Pakistan flooding

Flood-affected people gather by an embankment after heavy monsoon rains in Dadu district, Sindh province, Pakistan on September 9, 2022.

(Photo: Aamir Qureshi/AFP via Getty Images)

Global South Decries 'Weak' Progress on Climate Adaptation at COP28

"There are countries here with the capacity to ensure the outcome of this summit is historic for the right reasons," said Mary Robinson, chair of The Elders. "They need to lean in now with ambition and urgency."

With just two days left until the conclusion of the 28th United Nations Climate Change Conference in Dubai, climate justice advocates from the Global South on Sunday expressed alarm over the latest draft of the Global Goal on Adaptation, a document being negotiated at the summit as policymakers finalize an agreement on further progress that must be made to limit planetary heating.

African countries proposed a Global Goal on Adaptation (GGA) a decade ago, and a number of advocates warned Sunday that the document so far appears "vague," with insufficient financial pledges from fossil fuel-producing nations to help the Global South to adapt various sectors—including agriculture, water, and transportation—to the climate emergency.

"Across the world millions of people, most of whom are least responsible for carbon emissions, are attempting to adapt their lives and livelihoods to a distorted climate," wrote Mohamed Adow, founder and director of Power Shift Africa, at Climate Change News. "Although it isn't just about money, funding is important and severely lacking. The goal for 2023 was to raise $300 million for the Adaptation Fund, but at COP28 we've only seen $169 million in pledges, a mere 56% of the intended amount."

On social media, Simon Evans, deputy editor of Carbon Brief, provided an analysis of Sunday's draft, which he said was "very heavily qualitative, not quantitative" and includes only a "vague link to finance."

"Qualitative targets" in the text include "significantly reducing climate induced water scarcity" and "strengthening resilience"—phrases that "could mean almost anything," said Evans.

The draft reiterates an earlier call for wealthy nations to double adaptation finance by 2025, but only "urges" and "invites" governments to provide resources for developing countries that are disproportionately affected by climate-linked sea level rise, drought, and flooding—despite the fact that the entire continent of Africa is behind just 4% of planet-heating global greenhouse gas emissions.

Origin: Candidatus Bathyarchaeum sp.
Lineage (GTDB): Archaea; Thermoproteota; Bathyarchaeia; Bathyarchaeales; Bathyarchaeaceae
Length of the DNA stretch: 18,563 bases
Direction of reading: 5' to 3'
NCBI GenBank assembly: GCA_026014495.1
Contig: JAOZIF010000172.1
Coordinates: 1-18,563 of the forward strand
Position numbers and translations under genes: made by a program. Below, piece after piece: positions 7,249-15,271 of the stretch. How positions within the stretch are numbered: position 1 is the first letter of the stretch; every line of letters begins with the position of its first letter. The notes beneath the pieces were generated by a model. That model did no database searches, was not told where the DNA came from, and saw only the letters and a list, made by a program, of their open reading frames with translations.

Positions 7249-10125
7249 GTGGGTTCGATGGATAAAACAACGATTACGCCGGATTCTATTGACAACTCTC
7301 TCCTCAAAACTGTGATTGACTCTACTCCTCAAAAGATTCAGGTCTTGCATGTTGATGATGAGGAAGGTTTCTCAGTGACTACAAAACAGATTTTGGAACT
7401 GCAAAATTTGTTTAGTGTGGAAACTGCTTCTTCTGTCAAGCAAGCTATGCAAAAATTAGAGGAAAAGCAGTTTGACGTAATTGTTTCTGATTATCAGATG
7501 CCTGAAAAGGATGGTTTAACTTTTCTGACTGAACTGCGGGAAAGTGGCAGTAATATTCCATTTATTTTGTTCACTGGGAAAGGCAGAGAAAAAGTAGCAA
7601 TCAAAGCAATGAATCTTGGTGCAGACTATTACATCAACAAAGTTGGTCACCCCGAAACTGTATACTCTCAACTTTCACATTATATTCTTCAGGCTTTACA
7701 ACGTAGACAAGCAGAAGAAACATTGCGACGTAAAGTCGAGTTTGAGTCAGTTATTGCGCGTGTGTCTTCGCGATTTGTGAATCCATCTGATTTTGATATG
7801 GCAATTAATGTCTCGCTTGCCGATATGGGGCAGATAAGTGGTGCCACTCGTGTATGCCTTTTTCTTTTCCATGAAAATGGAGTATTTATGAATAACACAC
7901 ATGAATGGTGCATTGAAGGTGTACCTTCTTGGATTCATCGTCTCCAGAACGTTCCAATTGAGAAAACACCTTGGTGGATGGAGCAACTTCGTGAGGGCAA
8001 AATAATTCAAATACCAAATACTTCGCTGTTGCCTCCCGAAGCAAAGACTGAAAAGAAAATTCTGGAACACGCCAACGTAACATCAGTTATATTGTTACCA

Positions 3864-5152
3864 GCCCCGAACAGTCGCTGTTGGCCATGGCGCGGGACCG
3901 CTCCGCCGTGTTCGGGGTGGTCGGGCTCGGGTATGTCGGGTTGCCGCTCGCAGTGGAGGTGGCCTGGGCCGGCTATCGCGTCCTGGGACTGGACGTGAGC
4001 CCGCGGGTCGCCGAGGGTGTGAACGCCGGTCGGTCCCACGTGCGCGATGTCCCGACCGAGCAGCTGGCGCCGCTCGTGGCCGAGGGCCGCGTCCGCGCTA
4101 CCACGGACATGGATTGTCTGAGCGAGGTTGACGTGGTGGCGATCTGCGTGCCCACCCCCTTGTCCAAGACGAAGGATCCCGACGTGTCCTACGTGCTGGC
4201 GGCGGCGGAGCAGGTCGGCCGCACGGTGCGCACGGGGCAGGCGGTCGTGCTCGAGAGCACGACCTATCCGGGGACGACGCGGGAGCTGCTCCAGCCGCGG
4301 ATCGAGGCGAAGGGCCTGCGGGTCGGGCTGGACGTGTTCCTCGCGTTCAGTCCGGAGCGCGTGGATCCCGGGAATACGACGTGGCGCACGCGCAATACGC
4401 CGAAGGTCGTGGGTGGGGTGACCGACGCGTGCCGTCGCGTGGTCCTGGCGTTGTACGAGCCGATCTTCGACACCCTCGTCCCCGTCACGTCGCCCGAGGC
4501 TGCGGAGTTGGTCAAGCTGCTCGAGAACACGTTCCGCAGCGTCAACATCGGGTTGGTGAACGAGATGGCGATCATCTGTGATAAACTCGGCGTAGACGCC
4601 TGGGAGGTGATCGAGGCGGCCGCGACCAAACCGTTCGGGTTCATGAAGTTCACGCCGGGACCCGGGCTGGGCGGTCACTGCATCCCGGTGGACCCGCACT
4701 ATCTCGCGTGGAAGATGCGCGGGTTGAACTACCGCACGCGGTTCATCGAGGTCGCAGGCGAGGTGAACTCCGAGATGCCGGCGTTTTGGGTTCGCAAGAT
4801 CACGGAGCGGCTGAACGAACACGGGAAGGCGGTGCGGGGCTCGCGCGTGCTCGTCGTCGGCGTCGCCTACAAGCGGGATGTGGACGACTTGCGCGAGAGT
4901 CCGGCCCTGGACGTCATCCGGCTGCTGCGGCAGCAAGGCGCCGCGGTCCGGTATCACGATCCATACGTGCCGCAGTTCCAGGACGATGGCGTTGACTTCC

The call to "urge" powerful countries to contribute meaningfully to a climate adaptation fund "is code for 'only if you feel like it, but no worries if you don't'," said Teresa Anderson, global climate justice lead for ActionAid.

"Overall, the text is weak and doesn't sufficiently address the aspiration for setting the required adaptation measures and indicators and mobilizing adaptation financing," said Adow.

The U.N. Environment Program said in November that between $215 billion and $387 billion is needed annually to help the Global South adapt their infrastructure to the climate crisis. In 2021, just $21 billion was provided.

While developed countries "have committed to at least double adaptation finance by 2025," said Obed Koringo of CARE Denmark, "a detailed roadmap is the only way to achieve this. This must set out what individual developed countries plan to provide by 2025 and how this adds up to $40 billion annually."

"It is disappointing to see that negotiations on adaptation are hurtling towards a damaging global failure," said Koringo. "We are afraid that it will have catastrophic consequences for communities on the frontlines of the climate crisis, especially in Africa... Failure to invest in adaptation, including early warning systems, flood defenses, and drought-resistant crops, will only increase the costs of loss and damage in the long run."

African policymakers this weekend also continued to sound alarms over the language being negotiated for the Global Stocktake (GST), the document that's expected to direct countries on how to proceed to limit planetary heating. Climate campaigners have joined experts in demanding a phaseout of fossil fuels, but European and American negotiators have pushed for language that would call only for a "phasedown," and fossil fuel-producing countries are demanding that the agreement address only "unabated" emissions—allowing for failed technical fixes like carbon capture instead of moving to reduce emissions altogether.

"Allowing 'abated' fossil fuels will mean developed countries which can afford expensive carbon capture technologies can keep expanding," chief Egyptian negotiator Mohamed Nasr told The Guardian.

Mary Robinson, chair of The Elders, called on governments including Saudi Arabia, the U.S., and the E.U to "abandon their subterfuge" and stop "obstructing a livable future."

"I fear COP28 is falling short of what is required to stay within the 1.5°C warming threshold. The science tells us we are in grave danger of bequeathing our children a completely unlivable world," said Robinson. "There are countries here with the capacity to ensure the outcome of this summit is historic for the right reasons. They need to lean in now with ambition and urgency. COP28 presents an opportunity for leaders to be on the right side of history."

"Governments must not leave this summit without an agreement to phase out all fossil fuels," she said, "and this agreement must not be at the expense of other critical workstreams here."

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